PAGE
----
Passenger Seat

Crawl under the car and remove the four locknuts holding the passenger seat into the car with a 10mm socket.  You can then lift the seat out from the passenger side door.  

Passenger Side Carpet

There's likely going to be coolant in the heater core, so you'll want to pull up the carpet on the passenger side floor.  It's not tacked down, so it should come up pretty easily.  I just folded mine back to where the seat would have been.

Center Console

This is the arm rest between the seats that the power window controls are in, and which runs up over the center stack.  Mine was already out.  You first have to remove the shifter knob and the shift plateunplug the clock and remove the shifter light bulb.

Next there are three pairs of nuts holding the trim to the body, which require a 10mm socket..  The first is at the base of the center stack, the second just forward of the switches, and the third under the bin at the back of the arm rest.  You then have to unplug the window and defroster switches, and the cigarette lighter.  Finally, you can just lift the console out.

Center Stack

The center stack is where the radio and climate controls live, and behind it is the golden bracket you need to remove.  After the center console is out, this isn't really that hard to remove, and it's a lot easier to get at the bracket, although you can probably reach around it if you want to go through the effort.

First, you have to remove the radio.  Exactly how you do this depends on your radio.  Mine is aftermarket, and simply pulled out, after which I disconnected the harness, antenna, and line in cables I was using for my iPhone.

Next, the climate controls come out.  There are a couple of obvious but very small screws that secure a couple of the dials to the face plate.  The light bulbs simply pull out of the back.  The other switches and dials are unplugged from behind, then pulled out of the front.  I labeled all of the wires before pulling anything out, re-connected the various buttons and switches to their plugs, and left them lying behind the stack.

Finally, the stack frame itself is removed with two Philips screws along the top edge.  Before you lift it out, remove the ground bundle on the right side of the frame with a pair of 7mm wrenches.  You can take out the two rubber adaptors between the air distributor box and the vents as well.

The yellow arrows point to the two screws that hold the center stack to the dashboard.

The red-handled bit driver is on the ground bundle that needs too be disconnected to remove the center stack frame.

The mess of wires that is left after removing the center stack.

Bottom Bracket

Below the air distributor on the face of the evaporator box is a golden metal bracket.  This secures the evaporator box to the frame.  The two hex-head screws on either end can be removed with either a 1/4" or 8mm socket (for whatever reason, I had an odd mix of 1/4", 8mm and 7mm hardware here).  The nylock nuts come out with a 10mm socket, after which you can remove the entire bracket.  The Philips screw in the middle doesn't need to come out, since it's one of four that connects the distributor box to the evaporator box.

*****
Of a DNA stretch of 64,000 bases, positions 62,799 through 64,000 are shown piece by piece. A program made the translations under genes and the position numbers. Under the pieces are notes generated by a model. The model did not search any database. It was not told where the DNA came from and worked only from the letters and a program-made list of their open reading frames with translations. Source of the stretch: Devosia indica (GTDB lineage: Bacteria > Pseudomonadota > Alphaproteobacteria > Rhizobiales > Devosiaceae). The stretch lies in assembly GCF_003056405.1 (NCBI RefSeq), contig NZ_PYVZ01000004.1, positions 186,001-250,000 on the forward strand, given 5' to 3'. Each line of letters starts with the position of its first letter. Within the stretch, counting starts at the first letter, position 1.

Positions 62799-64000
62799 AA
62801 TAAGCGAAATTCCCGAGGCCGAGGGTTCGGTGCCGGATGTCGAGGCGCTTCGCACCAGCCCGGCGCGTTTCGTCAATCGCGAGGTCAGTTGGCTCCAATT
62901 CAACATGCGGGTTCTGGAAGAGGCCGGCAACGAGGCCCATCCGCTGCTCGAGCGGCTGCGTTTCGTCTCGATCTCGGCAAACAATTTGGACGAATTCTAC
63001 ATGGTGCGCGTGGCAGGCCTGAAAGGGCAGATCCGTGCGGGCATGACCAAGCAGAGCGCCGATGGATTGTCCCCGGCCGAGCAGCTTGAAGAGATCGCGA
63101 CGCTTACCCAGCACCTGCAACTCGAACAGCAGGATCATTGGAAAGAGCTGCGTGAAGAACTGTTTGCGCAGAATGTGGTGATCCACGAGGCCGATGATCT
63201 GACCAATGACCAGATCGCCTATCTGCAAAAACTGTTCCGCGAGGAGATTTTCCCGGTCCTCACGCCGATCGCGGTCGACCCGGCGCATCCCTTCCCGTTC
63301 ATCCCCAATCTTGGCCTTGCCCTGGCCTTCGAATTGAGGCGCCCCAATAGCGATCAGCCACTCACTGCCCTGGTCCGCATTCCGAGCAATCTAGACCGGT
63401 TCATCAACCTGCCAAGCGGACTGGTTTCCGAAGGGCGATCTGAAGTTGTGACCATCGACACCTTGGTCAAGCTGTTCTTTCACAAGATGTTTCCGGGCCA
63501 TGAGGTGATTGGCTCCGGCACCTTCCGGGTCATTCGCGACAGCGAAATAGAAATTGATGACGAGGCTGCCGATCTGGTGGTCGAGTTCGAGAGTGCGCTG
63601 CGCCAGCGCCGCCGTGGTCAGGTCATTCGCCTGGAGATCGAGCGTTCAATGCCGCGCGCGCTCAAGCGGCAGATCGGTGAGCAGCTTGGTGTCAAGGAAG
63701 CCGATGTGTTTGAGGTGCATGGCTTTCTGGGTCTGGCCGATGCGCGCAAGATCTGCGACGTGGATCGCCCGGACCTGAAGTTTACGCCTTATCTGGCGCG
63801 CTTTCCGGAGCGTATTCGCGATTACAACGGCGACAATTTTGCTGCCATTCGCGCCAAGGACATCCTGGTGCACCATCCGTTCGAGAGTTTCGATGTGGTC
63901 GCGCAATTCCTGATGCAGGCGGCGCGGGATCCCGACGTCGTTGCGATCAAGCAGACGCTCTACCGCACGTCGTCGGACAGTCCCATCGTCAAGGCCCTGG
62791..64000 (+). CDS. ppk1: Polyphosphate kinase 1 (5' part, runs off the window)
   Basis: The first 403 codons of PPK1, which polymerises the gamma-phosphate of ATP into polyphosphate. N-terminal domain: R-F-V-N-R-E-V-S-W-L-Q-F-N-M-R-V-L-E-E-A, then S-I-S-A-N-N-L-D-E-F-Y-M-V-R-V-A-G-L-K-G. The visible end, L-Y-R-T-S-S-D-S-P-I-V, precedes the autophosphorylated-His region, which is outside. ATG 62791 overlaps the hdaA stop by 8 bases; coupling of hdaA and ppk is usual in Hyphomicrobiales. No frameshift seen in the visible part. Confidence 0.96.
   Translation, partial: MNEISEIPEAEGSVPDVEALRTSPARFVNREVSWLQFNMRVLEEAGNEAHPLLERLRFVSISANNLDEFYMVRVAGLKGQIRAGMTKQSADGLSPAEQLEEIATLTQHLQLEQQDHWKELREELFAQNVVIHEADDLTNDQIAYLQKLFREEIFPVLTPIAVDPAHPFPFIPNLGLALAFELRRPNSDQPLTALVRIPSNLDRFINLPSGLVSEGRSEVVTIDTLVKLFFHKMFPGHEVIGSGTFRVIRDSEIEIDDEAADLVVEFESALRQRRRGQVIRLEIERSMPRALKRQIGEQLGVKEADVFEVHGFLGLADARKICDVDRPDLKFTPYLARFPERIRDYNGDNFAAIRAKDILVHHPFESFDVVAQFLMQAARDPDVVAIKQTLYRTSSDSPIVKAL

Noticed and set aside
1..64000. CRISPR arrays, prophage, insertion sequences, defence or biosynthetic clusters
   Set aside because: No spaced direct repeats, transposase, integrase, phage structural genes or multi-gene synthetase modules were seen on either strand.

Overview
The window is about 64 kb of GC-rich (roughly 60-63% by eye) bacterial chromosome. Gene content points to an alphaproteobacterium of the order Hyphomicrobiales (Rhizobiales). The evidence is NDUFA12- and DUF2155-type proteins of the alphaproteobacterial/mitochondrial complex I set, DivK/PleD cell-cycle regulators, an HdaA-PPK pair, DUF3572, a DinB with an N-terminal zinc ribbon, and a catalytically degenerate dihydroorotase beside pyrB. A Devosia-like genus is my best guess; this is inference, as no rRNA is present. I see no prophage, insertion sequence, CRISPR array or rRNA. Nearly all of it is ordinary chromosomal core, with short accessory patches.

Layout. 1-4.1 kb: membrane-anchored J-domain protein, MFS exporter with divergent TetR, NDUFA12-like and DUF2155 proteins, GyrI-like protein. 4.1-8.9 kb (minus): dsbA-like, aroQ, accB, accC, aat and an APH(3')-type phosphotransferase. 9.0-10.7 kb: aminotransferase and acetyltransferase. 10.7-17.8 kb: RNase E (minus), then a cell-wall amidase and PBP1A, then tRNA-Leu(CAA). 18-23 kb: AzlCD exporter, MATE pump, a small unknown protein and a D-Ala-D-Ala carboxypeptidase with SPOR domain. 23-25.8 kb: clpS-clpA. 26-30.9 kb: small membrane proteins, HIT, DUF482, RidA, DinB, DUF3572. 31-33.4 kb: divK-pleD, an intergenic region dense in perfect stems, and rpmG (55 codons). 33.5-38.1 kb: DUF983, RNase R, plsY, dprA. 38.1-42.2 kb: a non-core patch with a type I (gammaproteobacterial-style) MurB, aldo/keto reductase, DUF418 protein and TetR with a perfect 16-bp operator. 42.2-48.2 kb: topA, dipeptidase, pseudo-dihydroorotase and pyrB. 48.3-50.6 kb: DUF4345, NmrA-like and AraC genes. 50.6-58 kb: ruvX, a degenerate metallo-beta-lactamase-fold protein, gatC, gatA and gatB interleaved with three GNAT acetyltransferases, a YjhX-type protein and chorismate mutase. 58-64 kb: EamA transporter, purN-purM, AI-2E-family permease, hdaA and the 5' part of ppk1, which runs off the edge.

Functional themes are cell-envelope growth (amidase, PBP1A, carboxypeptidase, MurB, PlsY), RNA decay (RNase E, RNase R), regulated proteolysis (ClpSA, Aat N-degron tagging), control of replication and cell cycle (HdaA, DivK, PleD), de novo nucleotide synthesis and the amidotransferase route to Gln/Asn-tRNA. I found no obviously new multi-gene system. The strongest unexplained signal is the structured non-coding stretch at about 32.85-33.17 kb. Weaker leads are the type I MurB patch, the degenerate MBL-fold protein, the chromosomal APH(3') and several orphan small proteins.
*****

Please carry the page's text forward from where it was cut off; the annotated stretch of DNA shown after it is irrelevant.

The bracket below the air distributor that secures the box to the frame. You need to remove the two screws on the box, and the two nuts on bottom, as removing the entire bracket makes things much easier. The center screw is not removed here.

 

Passenger Kneepad

Everything you need to get to sits behind the kneepad, and it blocks the removal of the evaporator box itself.  This is held in with four bolts and removed with a 10mm wrench.  You'll also be disconnecting the duct from the air distribution box by simply pulling it free.

Glove Box

The glove box needs to come out in order to make enough room for the evaporator box.  First remove four Philips screws that secure hinges for the cover.  Then use a pair of 10mm wrenches to remove the two nuts and bolts for the latch and remove that.  Next unscrew the large retaining nut holding the light into the side of the box, and pull the assembly out from inside the box, separating it from the wiring on the outside of the box.  Finally, remove the four Philips screws running around the top of the glove box, and pull the entire box upward to remove it from the car.

The glove box removed from he car. There are four screws around the edge, two screws on each hinge, two bolts for the latch, and the light through the side.

After removing the center stack, glove box and kneepad.

Defrost Vent Duct

The defrost vent duct sits on the top of the air distributor.  The distributor has ports for the driver's side and passenger side door vents on the sides, the foot vents on the bottom, the defrost vent on the top, and two ducts facing towards the back of the car for the center centers.

The defrost vent ducting is held on with two Philips screws on the left side of the top of distributor.  You should be able to reach these pretty easily.  Once unscrewed, you can tip the top of the ducting towards the front of the car and, with a little wiggling, pull it down and out towards the back of the car to remove it.